Commenting on the story: SA lifts COVID restrictions as variant fears ease
My wife and I returned to Adelaide from a ten day stay in Canberra on Monday and were immediately required to undertake 14 days home quarantine.
This despite there having been no COVID-19 cases in Canberra for almost a year and both of us having had our Astra Zeneca vaccinations (both for me and my wife’s second due this week). We’ve both returned negative on our days one and five tests but are told we have to complete the 14 days. Absurd. – Rob Brennan
While it’s understandable and commendable that South Australia is taking a risk-averse approach to COVID-19, it’s a frustration to those of us in regional NSW that SA, alone amongst states, treats entire states as hotspots rather than just the cities or areas with cases.
One of my kids is at uni in Adelaide, and came home for the holidays the day before SA’s border restrictions were imposed. As a result of SA’s all-or-nothing approach, they are now going to have to head back two weeks early to get quarantined in their college room, despite having spent their time in NSW over 500km from the nearest recent case of COVID.
If South Australia is considering relaxing quarantine requirements for those who have been in cities with recent COVID cases such as Darwin, Perth Brisbane and Melbourne, then it would be great if they could take the same approach for regional NSW, which has been COVID free for much longer than any of those (and indeed, for far longer than Adelaide!).
We’ve never had local transmission in our area, and our last local case (a local who caught COVID in Sydney) was 15 months ago. There are more people in regional NSW than in South Australia, and it makes no sense to treat that huge area as a mere extension of Sydney. – John Kramer
Exemptions given to football teams coming here from places with active Covid, cases but you cannot come to SA from the ACT where there hasn’t been a case of community transmission in over 12 months – this makes no sense.
Sporting teams are not special, they cannot be counted on to follow the rules. Same that someone visiting Cairns has to quarantine on return even though they are far away from Brisbane. Direct flights from unaffected areas would be an easy solution and fairer for all concerned.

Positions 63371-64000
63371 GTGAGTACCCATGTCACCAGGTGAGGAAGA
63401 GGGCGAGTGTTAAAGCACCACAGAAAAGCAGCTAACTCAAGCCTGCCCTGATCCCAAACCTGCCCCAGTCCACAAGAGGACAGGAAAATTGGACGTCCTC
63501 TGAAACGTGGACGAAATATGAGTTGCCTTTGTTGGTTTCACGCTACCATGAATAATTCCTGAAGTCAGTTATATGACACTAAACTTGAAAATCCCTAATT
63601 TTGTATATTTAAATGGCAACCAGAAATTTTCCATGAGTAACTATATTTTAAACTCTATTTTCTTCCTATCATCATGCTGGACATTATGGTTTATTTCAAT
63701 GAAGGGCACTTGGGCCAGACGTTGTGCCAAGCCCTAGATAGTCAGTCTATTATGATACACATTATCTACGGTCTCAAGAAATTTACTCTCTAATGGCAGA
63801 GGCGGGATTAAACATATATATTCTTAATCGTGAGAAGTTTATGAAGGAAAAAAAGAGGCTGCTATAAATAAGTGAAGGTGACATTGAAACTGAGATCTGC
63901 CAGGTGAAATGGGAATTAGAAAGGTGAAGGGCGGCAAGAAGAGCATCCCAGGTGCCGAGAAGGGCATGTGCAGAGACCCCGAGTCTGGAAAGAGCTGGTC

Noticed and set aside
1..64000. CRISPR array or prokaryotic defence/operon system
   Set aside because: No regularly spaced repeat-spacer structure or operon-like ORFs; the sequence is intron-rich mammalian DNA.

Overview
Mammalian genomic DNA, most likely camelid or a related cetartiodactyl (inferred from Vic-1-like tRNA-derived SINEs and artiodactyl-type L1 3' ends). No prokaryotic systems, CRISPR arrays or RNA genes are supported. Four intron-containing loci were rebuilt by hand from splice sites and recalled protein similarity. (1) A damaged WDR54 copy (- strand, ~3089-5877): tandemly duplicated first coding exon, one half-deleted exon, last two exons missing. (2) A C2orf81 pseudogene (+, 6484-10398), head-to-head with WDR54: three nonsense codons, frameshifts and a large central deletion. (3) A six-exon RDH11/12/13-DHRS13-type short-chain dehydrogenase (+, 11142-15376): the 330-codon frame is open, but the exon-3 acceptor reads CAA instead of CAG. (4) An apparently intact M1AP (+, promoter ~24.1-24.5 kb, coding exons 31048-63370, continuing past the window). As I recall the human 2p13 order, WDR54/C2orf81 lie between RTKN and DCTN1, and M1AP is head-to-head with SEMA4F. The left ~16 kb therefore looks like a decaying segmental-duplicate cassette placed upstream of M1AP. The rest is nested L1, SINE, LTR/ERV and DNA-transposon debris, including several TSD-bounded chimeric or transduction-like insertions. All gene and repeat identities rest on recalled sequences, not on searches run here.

The type of restrictions being used in other states restricting entry from specific zones needs to be used. Making restrictions less onerous is better for the people and the economy and might bring us more tourists. – Sandra Matthews
After seven years away it’s Day 14 of Quarantine, and, in the hands of the very obliging and supportive Pullman staff and the assigned SA health workers, some random thoughts on the Covid state of play.
The process for Aussies overseas returning is a complete and utter shambles. There is no such thing as a queue. For a Prime Minister who has repeatedly invoked the “queue-jumping” charge against asylum seekers, it beggars belief that there is no orderly system for returnees.
Genuine returnees have every right to be pissed off after packing, ending rentals, giving employment notice (some taking kids out of their overseas schools) and then being bumped off flights and stranded, only to learn about others going in and out.
If DFAT actually cared, they could easily put up a booking system with week-by-week slots; all in about five minutes. If every school in the country can do this for every term, booking slots for parent teacher nights, it can’t be that difficult.
Australia is really lagging behind the vaccination percentages overseas. Many, many returning Australians have already had the jab in their host country, yet authorities and staff on arriving home avoid this topic, probably because the vaccination roll-out has been such a disaster here. Health workers quite rightly check quarantinees’ health, (including mental health daily), and you’d think acknowledging those that have been vaccinated would be a good place to start; but it’s not mentioned.
SA Health staff give us four Covid tests; on Days 1,5,9 and 13. Those with an an Australian phone number get a text message of the result. But the bonafide returnees (who obviously haven’t got local sim cards yet), are made to sweat it out. Of course they have our room numbers as well as our emails. It wouldn’t be that difficult to inform everyone of their their test results, not just the local ‘in and outers’.
Hotels around the world have offered ‘non-smoking’ rooms and floors for the last four decades. Except when you’re in quarantine, where at any time of the night or day the whiff of tobacco smoke seeps through the air-conditioning. Isn’t there some system that smokers can be quarantined in their own section of quarantine?
Yes, folks, now in Day 14. Health advice stipulates 14 days quarantine, but we in SA must do 15 days. Everyone knows that most flights are overnight, arriving early morning. All around the world, quarantine starts and ends at midday. Except with SA Health, where it start at midnight. That means the whole first day is not counted; officially ‘Day Zero’. So we aren’t discharged until the sixteenth day, officially ‘Day 15’.
Should have been out at midday today, but now, doing extra time, after four negative tests, it feels like we are actually risking our own health, not keeping others safe. Figure that out. – Peter Trethewey
Commenting on the story: Coming in from the cold: Crows re-embrace old heroes
Great article Michelangelo, giving insight to how things transpired back then.
Awesome to see our past stars coming back to the club. As you said, still A McLeod and S Rehn to go… can’t wait.
The new Crows are learning on and off the field. – Ian Boots
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